didyma and fistulosa)
3. Elder flowers
4. Wild carrot, Queen
Anne's lace (do not confuse with hemlock) (Daucus carota)
flowers (Typha latifolia and angustifolia)
6. Dandelions (Taraxacum
7. Mint flowers
especially mountain mint (Mentha spp.)
8. Day lily (Hemerocallis
9. Hawthorn (Crataegus
primrose (Oenothera biennis)
are your most important rules for foraging wild plants?
* Don't eat any
* Don't eat plants
that you are allergic to.
* Don't eat plants you
don't know are safe.
did you first become involved with foraging for edible
and medicinal wildflowers?
Foraging for wild
foods has become a way of life. My great grandfather
Wally Ort was a herbalist and pulled me out of school
now and then to wander his woods and meadows in search
of dandelions, milkweed, wild berries.
During hunting season
Wally would lay a trail of corn to his smokehouse. There
was a little blood trough entrance on one side and he would lead
the trail of corn through the hole. Quail and pheasant
were soon to follow.
Then he would close
the little door and trap them there for two weeks until
the hunting season was over. The game warden knew what
was going on but nobody trespassed on Wally's land, not
even the law...
Wally was real ornery.
I got my orneriness and love of plants, animals from
In high school, I
would spend part of my summer "living off the
land" in Canada with Joe Ganser and Ray Campbell. We
had no money, so we foraged for food.
One time a forest fire
in Ontario burned everything that was green and edible.
Only thing left to eat were some seagull eggs under a
very determined mama seagull. We launched our raft
toward the small rock island sheltering the gull and her
clutch of eggs. About 20 yards from the island the gull
She rose high toward
the sun and then dropped like a bomb on our heads.
Screeching, pecking, rising and dropping she kept us
from putting a foot on the island...That gull made me a
One time in British
Columbia, Ray and I ate some magic mushrooms.
They didn't get us
high right away. But they made us sick. Good thing too.
We were starving to death, having had nothing to eat for
5 or 6 days. The creek around us had swollen to a river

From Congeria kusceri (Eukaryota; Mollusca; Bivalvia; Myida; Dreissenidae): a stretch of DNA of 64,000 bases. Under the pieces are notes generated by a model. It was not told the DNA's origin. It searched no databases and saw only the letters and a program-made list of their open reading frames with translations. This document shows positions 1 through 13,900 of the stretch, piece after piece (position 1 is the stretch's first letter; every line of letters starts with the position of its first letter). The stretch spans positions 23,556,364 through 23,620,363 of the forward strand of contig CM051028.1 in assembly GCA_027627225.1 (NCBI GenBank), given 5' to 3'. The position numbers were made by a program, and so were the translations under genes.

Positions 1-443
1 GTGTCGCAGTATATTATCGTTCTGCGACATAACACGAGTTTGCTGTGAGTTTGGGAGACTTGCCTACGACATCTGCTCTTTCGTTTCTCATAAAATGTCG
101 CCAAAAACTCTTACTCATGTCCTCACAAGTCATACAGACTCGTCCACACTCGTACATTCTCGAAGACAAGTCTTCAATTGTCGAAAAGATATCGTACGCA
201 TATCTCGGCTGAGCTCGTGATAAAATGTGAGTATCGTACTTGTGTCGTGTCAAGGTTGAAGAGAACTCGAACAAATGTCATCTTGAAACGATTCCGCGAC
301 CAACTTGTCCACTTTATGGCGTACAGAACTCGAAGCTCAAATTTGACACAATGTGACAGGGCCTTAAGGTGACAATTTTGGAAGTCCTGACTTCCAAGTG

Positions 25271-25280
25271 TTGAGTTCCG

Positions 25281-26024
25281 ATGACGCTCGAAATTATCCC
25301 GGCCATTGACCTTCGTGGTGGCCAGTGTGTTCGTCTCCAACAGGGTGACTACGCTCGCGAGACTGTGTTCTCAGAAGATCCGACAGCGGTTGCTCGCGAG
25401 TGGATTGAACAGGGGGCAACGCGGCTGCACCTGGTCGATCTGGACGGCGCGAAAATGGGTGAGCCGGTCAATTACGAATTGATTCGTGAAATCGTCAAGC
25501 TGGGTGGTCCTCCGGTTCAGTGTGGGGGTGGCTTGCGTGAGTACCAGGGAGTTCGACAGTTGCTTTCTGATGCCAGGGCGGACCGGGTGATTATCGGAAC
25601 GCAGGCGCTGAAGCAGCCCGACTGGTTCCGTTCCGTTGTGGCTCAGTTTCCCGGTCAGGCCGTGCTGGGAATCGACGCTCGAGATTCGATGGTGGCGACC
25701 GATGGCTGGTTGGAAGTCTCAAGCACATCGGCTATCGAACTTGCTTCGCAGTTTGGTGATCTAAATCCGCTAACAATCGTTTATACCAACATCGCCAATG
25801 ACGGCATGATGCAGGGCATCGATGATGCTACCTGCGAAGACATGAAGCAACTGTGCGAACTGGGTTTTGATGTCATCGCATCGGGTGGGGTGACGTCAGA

with the spring thaw and it was now a quarter mile wade
through glacial water to the old Lark station wagon...A
really lousy car by any standard.
The battery was dead
on the Lark, but we had it pointed downhill. Anybody who
owned a Studebaker always pointed them downhill when
parking so they could use the "gravity
battery" to start the car. Anyway, Ray pushed the
Lark, it rolled, I popped the clutch and the engine
ignited...We were on our way. Ray's chest tightened up
as I bolted down the mountain toward Banff. He couldn't
breath. The mushrooms and altitude were playing games
with my mind. Here on one hand was Ray dying and on the
other hand was one hell of a joyous ride through the
I called it a
wonderful sight...Wonderful in the old sense of the
word: full of awe. By the time we hit the city limits of
Banff, Ray had the dry heaves and I was pumping the
brake trying to build hydraulic pressure and put some
shoe metal to the drum. That's when the police pulled us
over and rushed Ray to the hospital and me to the jail.
For a couple of days Ray ate hospital stew and I ate
roasted rat. On our way out of town the police filled
our Lark with gas, pointed us toward Montana and said,
"Don't stop until you reach Chicago". Well we
were out of money and 2000 miles from home.
That's when my wild
plant foraging skills really developed. For the first
two days we ate wild onions, bitter buffalo berries and
June berries. As we moved east the diet changed to
elderberry flowers, daylilies and dandelion greens. The
Lark drank gas from wherever we could find it: roadside
crews sometimes would give us some.
One family in North
Dakota filled our tank a few minutes after they drove
off to church...It was self service, if you know what I
mean. I'd like to take a second to thank again the guy
from Minneapolis who parked his car in an alley from
which we siphoned freely one full tank of gas. Then a
gas station in Chicago gave us a quart of oil and five
gallons of gas...We bought an apple and a pack of
cigarettes in Gary, Indiana from the twenty six cents we